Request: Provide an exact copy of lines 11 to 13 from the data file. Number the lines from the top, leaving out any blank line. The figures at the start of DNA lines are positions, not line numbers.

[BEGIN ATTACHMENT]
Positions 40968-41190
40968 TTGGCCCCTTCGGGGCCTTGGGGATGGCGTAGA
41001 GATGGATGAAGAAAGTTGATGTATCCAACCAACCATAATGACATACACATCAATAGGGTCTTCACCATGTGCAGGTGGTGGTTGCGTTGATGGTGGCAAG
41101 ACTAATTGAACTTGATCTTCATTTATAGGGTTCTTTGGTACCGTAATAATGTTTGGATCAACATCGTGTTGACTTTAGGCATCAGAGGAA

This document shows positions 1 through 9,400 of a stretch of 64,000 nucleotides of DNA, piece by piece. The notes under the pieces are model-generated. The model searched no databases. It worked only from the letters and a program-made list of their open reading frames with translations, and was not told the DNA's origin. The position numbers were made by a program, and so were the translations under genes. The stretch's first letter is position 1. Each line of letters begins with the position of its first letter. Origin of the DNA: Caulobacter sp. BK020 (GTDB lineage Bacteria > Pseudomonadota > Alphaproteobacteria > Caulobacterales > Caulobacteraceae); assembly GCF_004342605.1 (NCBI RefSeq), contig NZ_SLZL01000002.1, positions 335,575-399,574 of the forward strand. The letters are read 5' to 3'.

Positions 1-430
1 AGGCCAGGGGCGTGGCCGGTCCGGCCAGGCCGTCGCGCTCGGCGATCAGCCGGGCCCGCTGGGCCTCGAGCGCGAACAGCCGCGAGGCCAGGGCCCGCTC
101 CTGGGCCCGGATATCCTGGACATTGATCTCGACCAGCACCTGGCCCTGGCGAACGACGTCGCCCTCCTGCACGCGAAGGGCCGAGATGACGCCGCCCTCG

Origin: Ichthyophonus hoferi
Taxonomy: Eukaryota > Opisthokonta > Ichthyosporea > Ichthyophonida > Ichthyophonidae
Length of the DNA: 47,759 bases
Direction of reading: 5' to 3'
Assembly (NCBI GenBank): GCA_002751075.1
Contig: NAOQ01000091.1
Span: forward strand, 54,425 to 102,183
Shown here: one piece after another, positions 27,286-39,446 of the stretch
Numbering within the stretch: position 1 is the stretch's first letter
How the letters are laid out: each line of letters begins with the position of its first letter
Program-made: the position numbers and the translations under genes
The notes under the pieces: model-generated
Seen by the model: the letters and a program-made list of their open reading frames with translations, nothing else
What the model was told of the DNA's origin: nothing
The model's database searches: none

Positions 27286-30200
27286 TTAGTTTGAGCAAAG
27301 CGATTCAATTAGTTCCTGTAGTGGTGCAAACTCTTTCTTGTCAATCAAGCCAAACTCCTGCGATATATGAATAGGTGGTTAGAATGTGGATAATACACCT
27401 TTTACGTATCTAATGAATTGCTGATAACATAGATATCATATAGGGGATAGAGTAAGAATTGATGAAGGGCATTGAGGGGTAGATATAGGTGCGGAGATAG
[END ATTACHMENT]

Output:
Length of the DNA: 47,759 bases
Direction of reading: 5' to 3'
Assembly (NCBI GenBank): GCA_002751075.1